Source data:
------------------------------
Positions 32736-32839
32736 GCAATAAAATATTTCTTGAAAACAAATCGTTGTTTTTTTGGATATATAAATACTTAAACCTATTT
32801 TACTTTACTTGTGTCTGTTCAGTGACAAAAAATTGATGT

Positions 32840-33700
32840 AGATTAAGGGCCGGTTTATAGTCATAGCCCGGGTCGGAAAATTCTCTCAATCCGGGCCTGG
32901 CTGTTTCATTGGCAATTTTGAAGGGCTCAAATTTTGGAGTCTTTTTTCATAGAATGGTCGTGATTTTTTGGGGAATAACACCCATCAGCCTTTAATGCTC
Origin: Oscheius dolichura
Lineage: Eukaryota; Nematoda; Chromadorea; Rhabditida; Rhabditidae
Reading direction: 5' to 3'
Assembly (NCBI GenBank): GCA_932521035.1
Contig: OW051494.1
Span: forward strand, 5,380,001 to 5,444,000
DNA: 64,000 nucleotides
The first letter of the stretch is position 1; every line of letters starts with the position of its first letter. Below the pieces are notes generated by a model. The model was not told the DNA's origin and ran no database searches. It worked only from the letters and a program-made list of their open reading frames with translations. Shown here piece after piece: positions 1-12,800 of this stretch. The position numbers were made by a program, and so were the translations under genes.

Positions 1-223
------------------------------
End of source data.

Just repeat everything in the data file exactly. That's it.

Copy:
Positions 32736-32839
32736 GCAATAAAATATTTCTTGAAAACAAATCGTTGTTTTTTTGGATATATAAATACTTAAACCTATTT
32801 TACTTTACTTGTGTCTGTTCAGTGACAAAAAATTGATGT

Positions 32840-33700
32840 AGATTAAGGGCCGGTTTATAGTCATAGCCCGGGTCGGAAAATTCTCTCAATCCGGGCCTGG
32901 CTGTTTCATTGGCAATTTTGAAGGGCTCAAATTTTGGAGTCTTTTTTCATAGAATGGTCGTGATTTTTTGGGGAATAACACCCATCAGCCTTTAATGCTC
Origin: Oscheius dolichura
Lineage: Eukaryota; Nematoda; Chromadorea; Rhabditida; Rhabditidae
Reading direction: 5' to 3'
Assembly (NCBI GenBank): GCA_932521035.1
Contig: OW051494.1
Span: forward strand, 5,380,001 to 5,444,000
DNA: 64,000 nucleotides
The first letter of the stretch is position 1; every line of letters starts with the position of its first letter. Below the pieces are notes generated by a model. The model was not told the DNA's origin and ran no database searches. It worked only from the letters and a program-made list of their open reading frames with translations. Shown here piece after piece: positions 1-12,800 of this stretch. The position numbers were made by a program, and so were the translations under genes.

Positions 1-223